Rachele Somaschini: you are all the limits you overcome (every day)
Rachele Somaschini, rally driver, spends at least two hours a day on her physical training, both in the gym and at home.
Dry physical training (from ‘dryland’, a US term coined to define the training adopted by professional swimmers out of the water) has also taken on an important role in motor sports, where the driver’s athletic preparation is an essential component of competitiveness.
Indeed it is intuitive that, for practical and economic reasons, a driver, as well as other sportsmen, (e.g. those competing in the fast disciplines of Alpine skiing) has very limited opportunities to train with the equipment (and the vehicle, in the case of the driver) and in their reference context.
What does dry training for a pilot consist of? The work focuses on endurance strength, isometric contractions and joint mobility, with particular attention to the muscle chains that are subjected to the greatest stress in driving. Training of aerobic capacities and the cardiovascular system is then essential: the forces to which the athlete is subjected in competition require endurance over long distances and the ability to cope with difficult environmental conditions such as extreme heat, which in a rally car on summer days can easily exceed 50°. Mental training and reflex training aimed at improving psychophysical performance complete the picture.
There are therefore no doubts as to the validity of these trainings targeted at the sport of reference, but substantially detached from it and the stimuli, even playful ones, that it involves. And it is precisely this psychological aspect that I would like to highlight.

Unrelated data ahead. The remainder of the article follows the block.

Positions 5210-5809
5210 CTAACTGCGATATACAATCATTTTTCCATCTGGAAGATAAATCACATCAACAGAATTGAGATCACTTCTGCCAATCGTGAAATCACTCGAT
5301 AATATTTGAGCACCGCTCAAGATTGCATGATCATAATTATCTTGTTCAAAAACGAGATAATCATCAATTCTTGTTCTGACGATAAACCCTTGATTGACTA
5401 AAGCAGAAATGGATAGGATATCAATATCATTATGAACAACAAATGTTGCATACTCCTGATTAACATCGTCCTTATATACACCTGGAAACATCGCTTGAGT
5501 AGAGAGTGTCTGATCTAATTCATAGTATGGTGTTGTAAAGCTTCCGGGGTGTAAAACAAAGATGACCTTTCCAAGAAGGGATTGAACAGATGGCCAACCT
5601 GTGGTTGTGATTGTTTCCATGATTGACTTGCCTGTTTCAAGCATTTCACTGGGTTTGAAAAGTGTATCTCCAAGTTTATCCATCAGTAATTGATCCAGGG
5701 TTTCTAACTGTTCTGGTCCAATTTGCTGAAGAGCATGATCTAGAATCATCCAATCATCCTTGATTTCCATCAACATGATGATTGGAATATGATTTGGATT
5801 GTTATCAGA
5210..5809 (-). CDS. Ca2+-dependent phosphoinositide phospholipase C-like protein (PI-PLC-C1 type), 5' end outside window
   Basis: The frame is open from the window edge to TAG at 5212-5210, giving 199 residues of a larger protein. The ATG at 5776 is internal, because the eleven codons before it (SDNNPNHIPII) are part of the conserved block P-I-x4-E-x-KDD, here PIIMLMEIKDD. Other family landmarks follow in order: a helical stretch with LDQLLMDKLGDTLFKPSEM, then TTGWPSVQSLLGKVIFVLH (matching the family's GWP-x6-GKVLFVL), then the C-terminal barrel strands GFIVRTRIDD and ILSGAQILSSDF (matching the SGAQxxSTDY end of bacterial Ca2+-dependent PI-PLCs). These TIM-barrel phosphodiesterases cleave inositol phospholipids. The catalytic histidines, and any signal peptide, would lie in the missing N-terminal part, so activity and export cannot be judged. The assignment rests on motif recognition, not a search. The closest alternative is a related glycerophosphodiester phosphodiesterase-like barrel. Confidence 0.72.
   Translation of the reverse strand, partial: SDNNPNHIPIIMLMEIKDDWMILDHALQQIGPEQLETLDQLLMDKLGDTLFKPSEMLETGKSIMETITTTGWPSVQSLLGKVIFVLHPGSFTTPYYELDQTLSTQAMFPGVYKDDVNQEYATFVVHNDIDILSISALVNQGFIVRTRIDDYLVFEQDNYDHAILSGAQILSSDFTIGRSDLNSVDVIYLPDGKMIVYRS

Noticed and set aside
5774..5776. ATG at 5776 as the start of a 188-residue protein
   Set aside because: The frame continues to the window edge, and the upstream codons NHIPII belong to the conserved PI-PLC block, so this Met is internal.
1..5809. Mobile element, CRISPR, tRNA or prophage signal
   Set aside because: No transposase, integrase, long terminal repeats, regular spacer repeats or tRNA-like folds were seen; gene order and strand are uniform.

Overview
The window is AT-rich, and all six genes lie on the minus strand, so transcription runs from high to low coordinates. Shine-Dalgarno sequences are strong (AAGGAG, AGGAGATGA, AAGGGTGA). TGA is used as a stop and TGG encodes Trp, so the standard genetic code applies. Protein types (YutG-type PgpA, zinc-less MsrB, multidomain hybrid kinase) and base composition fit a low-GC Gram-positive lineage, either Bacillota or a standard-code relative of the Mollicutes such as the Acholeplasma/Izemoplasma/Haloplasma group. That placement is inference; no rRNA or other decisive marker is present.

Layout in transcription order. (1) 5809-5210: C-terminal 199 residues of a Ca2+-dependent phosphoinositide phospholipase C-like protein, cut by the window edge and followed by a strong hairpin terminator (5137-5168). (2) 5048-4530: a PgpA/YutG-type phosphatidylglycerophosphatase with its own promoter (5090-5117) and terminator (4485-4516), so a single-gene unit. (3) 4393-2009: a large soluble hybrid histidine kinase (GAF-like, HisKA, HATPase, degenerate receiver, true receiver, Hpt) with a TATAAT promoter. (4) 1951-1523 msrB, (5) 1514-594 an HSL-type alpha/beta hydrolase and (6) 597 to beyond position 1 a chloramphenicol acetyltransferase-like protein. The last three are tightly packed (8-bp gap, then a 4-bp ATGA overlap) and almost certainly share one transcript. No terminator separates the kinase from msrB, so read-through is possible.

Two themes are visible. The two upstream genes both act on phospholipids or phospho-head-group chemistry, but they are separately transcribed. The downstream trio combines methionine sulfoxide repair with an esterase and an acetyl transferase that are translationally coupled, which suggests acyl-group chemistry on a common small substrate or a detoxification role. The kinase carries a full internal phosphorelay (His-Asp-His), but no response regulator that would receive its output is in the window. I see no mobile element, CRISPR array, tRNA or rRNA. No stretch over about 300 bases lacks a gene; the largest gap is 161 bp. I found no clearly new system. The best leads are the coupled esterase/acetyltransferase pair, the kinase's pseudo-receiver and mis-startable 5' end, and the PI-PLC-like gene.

The physical sacrifice during driving can be alleviated by the adrenalin component of competition (which is common to all sports), while in dry work the mental component and the desire to succeed, to exceed one’s own limit every day, is the real motivational drive. The athlete becomes a fighter who aims to strengthen and manage his resources in order to be able to make the most of them when he needs them.
The idea of training designed for drivers, and in particular for those who race in rallies, is therefore intended to provide the support to withstand, without performance failure, the many days of competition, the few hours of sleep and all the unforeseen events that this type of competition entails: From dominating a powerful car for kilometres on a bumpy boulder or on a winding mountain road, to puncturing a tyre and having to change it in the middle of a special stage (this is how the timed section of the race is defined), to the accidental touch, to the mechanical failure that manifests itself at high speeds and to which one must react instantly to avoid damage or retirement.
Another aspect that is just as sensitive for Rachele Somaschini as she is not only an athlete, but a person suffering from cystic fibrosis from birth, concerns training as ‘therapy’, both physical and mental. Rachele has to cope with a degenerative genetic disease every day, which affects various internal organs, primarily the lungs, and obtains great benefit from targeted physical training. Cardio training is equivalent to a respiratory physiotherapy session because by strengthening the lung capacity and training the airways, it helps to remove excess mucus and increase the amount of air introduced with the act of breathing. On a mental level, measuring improvements in performance, endurance and physical well-being helps in coping with the disease and the difficulties it imposes every day.
This experience further demonstrates that dry training should be given an important technical and motivational value, which goes far beyond the more obvious aspects of physical adaptation.